VIDEO: Picketers at Constellation HQ protest merger with Exelon

constellation merger protest wh

Demonstrators from the group Good Jobs, Better Baltimore yesterday protested the merger of Constellation Energy and Exelon.

Photo by: William Hughes

Dressed in Halloween costumes and bearing a giant pumpkin filled with ratepayer complaints, about 100 people picketed the downtown Baltimore headquarters of Constellation Energy Group (CEG) yesterday, to protest a planned $7.9 billion purchase by Exelon Corp. – a merger they said would claim local jobs and cause Baltimore Gas & Electric customers’ rates to increase.

“If the merger happens, it’s going to take jobs away from here,” said Monica Jones, a protester who dressed in a Marilyn Monroe-style white dress and sang “Happy Birthday, Mr. President,” to CEG CEO Mayo A. Shattuck III, the target of much protesters’ ire.

Shattuck and other company higher-ups are eligible to receive more than $36 million in cash severance and equity awards if the merger of Chicago-based energy giant Exelon and Constellation (which owns Baltimore Gas & Electric) goes through. Shattuck himself could come away with a third of that sum – about $12.4 million.

Jones and others attending the protest (organized by Good Jobs Better Baltimore and attended by some of the nearby Occupy Baltimore participants) said allowing CEG to be swallowed by an out-of-town corporation would make BGE even less responsive to ratepayer needs than it has been since deregulation by the Maryland legislature in 1999.

“We need [re]regulation so we can take back control of our bills,” said Jones.

Organizers urged the crowd to attend the hearings the Maryland Public Service Commission has scheduled to review the Constellation-Exelon merger, beginning on Oct. 31. Shattuck and Exelon President and COO Christopher Crane are scheduled to testify on the first day of the hearings. The protesters vowed to be there.

“Is this the last Mayo Shattuck has heard of us?” said Vanessa Johnson, director of Good Jobs Better Baltimore. “No!” the crowd replied.

“Are we going to fight a corporate greed merger and make sure BGE is good to its customers?” “Yes!” they shouted.

-Video and photo by William Hughes.

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  • UpperFells

    I wonder how many of those protestors are being paid by SEIU to be there. 

    • Go Ravens!


      • UpperFells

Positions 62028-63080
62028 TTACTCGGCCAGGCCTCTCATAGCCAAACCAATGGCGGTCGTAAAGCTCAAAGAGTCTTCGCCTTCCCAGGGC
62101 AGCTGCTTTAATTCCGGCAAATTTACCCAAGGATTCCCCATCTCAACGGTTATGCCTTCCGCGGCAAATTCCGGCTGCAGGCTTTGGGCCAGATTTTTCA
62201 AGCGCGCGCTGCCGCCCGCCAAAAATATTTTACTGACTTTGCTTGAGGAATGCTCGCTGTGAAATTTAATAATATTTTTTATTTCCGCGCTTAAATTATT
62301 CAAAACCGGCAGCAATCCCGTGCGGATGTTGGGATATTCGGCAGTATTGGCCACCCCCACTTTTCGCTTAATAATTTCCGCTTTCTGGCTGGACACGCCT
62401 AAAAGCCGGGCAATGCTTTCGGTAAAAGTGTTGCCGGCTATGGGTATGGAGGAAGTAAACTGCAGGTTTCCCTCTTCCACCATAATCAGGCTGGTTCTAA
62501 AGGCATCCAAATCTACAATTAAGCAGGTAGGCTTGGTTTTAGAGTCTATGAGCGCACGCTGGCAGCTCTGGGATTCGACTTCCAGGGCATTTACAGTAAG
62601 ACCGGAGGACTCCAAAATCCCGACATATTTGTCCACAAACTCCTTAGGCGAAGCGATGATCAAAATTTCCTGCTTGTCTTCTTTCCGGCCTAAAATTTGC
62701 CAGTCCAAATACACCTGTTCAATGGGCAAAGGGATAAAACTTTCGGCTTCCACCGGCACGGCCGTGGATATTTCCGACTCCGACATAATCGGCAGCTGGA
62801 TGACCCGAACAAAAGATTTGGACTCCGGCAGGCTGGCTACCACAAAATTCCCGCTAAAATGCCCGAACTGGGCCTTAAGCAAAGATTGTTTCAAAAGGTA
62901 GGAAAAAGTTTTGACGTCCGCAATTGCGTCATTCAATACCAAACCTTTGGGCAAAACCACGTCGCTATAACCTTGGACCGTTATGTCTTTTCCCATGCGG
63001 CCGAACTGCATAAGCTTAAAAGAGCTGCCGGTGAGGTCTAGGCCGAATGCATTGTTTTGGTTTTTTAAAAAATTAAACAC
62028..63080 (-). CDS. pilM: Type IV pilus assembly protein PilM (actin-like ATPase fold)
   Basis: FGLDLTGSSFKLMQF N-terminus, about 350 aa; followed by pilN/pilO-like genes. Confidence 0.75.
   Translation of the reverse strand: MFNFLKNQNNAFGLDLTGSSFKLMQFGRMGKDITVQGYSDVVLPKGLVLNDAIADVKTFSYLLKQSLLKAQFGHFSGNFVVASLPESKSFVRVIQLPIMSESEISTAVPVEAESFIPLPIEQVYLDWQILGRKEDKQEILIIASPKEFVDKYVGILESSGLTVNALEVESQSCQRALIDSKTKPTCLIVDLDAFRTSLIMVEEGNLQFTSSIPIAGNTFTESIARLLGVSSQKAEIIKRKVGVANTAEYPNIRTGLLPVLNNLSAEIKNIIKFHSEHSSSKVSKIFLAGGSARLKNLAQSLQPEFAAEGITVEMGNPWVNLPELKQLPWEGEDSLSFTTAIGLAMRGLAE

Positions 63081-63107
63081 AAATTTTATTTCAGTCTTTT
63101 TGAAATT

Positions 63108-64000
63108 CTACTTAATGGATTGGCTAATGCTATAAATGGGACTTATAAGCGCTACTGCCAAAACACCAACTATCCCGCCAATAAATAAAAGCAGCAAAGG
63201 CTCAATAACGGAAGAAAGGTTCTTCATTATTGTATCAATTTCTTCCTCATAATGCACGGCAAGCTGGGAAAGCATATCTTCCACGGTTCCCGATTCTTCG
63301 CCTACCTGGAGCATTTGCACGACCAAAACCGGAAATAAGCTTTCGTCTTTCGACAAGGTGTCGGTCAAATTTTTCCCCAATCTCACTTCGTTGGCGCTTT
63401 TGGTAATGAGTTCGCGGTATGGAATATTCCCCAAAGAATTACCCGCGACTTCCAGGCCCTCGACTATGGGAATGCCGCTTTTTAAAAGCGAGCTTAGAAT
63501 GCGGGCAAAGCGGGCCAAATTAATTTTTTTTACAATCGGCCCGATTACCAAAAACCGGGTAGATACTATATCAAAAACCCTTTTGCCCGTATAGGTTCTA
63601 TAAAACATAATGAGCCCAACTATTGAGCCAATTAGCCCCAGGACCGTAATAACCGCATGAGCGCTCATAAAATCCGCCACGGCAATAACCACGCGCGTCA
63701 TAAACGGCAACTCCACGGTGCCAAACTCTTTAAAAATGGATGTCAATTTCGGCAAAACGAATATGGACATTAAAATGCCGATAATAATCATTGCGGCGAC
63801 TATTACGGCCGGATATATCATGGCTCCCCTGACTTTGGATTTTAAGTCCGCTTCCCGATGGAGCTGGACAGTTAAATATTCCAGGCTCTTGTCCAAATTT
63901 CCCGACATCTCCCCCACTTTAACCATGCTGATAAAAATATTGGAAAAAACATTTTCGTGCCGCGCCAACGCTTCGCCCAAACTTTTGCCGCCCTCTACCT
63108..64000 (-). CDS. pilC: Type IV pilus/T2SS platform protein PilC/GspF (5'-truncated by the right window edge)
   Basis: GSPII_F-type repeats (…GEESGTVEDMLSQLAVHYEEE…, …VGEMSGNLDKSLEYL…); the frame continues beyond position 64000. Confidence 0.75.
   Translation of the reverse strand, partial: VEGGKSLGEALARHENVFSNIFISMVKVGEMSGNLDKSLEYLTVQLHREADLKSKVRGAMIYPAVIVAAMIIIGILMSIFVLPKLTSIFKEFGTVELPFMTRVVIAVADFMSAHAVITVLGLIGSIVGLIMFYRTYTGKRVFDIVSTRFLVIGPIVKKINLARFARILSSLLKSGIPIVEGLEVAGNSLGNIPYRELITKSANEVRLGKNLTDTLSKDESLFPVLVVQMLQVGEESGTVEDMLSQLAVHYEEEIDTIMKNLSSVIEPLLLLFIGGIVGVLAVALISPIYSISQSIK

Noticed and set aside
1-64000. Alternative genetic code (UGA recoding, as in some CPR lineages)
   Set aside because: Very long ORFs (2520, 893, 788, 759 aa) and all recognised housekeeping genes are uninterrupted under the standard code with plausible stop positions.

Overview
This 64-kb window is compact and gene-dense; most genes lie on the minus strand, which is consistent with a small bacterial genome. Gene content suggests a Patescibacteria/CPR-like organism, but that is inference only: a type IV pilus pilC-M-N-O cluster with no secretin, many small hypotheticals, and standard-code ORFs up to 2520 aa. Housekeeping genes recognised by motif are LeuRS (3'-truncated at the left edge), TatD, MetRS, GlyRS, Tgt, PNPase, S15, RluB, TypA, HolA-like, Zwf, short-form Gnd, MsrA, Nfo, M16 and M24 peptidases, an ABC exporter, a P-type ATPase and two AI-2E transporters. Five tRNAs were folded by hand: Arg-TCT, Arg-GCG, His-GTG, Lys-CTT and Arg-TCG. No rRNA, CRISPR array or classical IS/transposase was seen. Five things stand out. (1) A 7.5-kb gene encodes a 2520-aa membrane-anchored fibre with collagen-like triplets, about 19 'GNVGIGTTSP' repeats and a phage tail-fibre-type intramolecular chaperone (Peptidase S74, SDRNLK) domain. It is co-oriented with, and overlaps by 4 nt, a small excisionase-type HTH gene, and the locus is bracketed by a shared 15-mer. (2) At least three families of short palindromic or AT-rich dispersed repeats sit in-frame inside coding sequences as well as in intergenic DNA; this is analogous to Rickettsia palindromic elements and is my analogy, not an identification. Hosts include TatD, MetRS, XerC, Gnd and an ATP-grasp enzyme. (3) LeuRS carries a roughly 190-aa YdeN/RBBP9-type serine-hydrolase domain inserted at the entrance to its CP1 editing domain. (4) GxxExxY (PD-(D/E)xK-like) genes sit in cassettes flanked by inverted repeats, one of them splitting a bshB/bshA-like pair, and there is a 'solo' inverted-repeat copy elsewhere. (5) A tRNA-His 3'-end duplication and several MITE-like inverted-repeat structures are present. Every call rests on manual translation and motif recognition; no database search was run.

Is “Good Jobs Better Baltimore” not a front for SEIU?  Don’t SEIU and other unions regularly pay people to protest?  

        If utility regulation is so great, then why haven’t O’Malley and the legislature re-instituted it?  The greedy Republicans can’t stop them. Did SEIU not support O’Malley in the last election?  Why isn’t he doing the best thing for the people of the state of Maryland? 

        These protesters are a farce.  They don’t know what they’re protesting other than they don’t like to pay for electricity. I don’t like losing another Baltimore company, but coverage of this group of paid troublemakers shows The Brew’s political slant. 

        • elivator

          Unions were formed bceause greedybusiness owners didn’t care for the health and welfare of their employees.  Ever since their inception business has been trying to rid OF unions. Unions have set the standard for pay and benefits not only for Union members but non union workers as well. You are either a business leader or have a decent paying job and think you got there on your own….Take a look how corporations exploit workers in other countries… WHY? because they can!!!

  • UpperFells

    I wonder how many of those protestors are being paid by SEIU to be there. 

  • Daniel E

    “Shattuck and other company higher-ups are eligible to receive more than $36 million in cash severance and equity awards… Shattuck himself could come away with a third of that sum – about $12.4 million.”  Why the hell are they getting all that money? For running BGE into the ground? 

    Meanwhile workers can expect lower wages while consumers get rate hikes to pay for these bonuses. 

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